Cutting for Stone by Abraham Verghese...a review

Cutting for Stone is my second favorite read of the year. [Technically, it shares a tie for second with The Help on my list of favorites]. Abraham Verghese is a fantastic writer. Cutting for Stone is over 600 pages and yet I can't recall a single moment in which I questioned my want to read this book. I love when a book can pull me away from my familiar surroundings and immerse me so completely into another time, location, and culture... as if it were my actual norm. Abraham Verghese does this with such ease one would think the reader already had close familial ties with the characters.

Marion Stone, our main character, and his twin brother, Shiva, are born in "Missing", a small area in Addis Ababa, Ethiopia that is home to a primitive, yet extremely necessary, hospital for the locals. The boys are not just born in "Missing", they are raised there; and so from the very beginning, we are introduced to the world of medicine just like the boys, as if we too are learning the craft. Both Marion and Shiva ultimately pursue an education in medicine, but they do so very differently, their choices reflecting their personalities.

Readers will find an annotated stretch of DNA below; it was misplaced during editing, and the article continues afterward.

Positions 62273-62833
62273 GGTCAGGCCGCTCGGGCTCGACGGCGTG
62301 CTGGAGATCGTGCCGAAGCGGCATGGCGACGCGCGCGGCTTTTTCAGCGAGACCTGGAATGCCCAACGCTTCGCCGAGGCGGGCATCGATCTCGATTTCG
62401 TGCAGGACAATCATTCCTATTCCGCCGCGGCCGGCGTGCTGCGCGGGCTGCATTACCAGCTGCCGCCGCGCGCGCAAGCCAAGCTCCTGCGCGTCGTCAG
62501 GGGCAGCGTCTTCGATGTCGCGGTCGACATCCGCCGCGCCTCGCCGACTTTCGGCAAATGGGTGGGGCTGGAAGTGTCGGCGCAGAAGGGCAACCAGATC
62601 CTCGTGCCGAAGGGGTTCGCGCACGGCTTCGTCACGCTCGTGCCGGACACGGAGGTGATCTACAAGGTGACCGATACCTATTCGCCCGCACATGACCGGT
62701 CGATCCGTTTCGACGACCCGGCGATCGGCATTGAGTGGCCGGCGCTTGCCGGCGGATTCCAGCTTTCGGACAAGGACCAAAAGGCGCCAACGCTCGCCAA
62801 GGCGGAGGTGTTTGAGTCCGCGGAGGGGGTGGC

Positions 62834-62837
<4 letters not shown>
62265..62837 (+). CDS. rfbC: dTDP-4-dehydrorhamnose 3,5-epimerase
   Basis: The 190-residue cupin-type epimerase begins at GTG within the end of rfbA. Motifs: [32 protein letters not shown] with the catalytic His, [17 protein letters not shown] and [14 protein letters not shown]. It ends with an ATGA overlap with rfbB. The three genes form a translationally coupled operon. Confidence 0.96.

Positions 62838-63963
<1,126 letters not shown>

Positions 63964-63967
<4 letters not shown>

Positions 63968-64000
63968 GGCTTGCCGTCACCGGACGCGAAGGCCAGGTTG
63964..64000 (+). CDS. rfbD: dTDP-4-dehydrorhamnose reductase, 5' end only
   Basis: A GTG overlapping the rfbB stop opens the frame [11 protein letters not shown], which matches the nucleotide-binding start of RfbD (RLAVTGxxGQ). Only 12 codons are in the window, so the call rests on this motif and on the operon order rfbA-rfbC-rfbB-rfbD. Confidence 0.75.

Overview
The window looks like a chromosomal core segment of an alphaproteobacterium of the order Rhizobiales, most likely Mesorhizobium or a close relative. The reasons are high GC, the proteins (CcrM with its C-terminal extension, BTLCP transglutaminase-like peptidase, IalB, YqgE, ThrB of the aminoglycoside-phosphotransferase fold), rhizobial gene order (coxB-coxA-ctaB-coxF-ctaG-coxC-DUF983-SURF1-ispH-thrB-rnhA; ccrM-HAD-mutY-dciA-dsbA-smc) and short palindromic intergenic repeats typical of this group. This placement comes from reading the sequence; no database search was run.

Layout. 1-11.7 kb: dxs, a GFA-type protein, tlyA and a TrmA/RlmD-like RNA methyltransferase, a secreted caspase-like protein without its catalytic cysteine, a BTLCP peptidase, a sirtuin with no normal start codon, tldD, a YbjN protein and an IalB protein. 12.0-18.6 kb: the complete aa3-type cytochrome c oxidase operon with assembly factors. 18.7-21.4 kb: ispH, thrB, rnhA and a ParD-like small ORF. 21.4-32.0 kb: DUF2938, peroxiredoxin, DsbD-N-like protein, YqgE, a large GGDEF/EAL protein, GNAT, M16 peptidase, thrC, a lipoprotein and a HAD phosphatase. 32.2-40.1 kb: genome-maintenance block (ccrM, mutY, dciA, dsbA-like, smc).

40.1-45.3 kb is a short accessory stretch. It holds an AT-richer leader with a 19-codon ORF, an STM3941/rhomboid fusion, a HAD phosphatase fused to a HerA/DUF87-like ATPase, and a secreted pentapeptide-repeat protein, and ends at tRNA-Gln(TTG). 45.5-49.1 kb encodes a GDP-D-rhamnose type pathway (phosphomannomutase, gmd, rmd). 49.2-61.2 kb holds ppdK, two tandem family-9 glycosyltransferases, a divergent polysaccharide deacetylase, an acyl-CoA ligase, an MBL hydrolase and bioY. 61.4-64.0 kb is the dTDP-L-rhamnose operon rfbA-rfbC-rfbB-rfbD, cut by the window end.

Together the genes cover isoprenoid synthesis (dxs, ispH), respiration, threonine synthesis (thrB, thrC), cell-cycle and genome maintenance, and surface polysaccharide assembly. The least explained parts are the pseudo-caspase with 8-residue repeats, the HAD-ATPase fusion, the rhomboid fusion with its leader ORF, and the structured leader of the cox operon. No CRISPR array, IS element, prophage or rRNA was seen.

Marion's traditional outlook and Shiva's unorthodox style are character traits that are detailed over and over again as the boys grow up. The secrets surrounding their mother and their birth force a fissure between these bothers that make it impossible for each to understand the other. While the medical jargon and overall "doctoring" fills page after page, it is the brothers' differences in personality and basic understanding of life that pushes the story along. 

I really enjoyed this book and I think most readers will feel the same.







Comments

  1. I've been wanting to read this!! I'll add it to my list!

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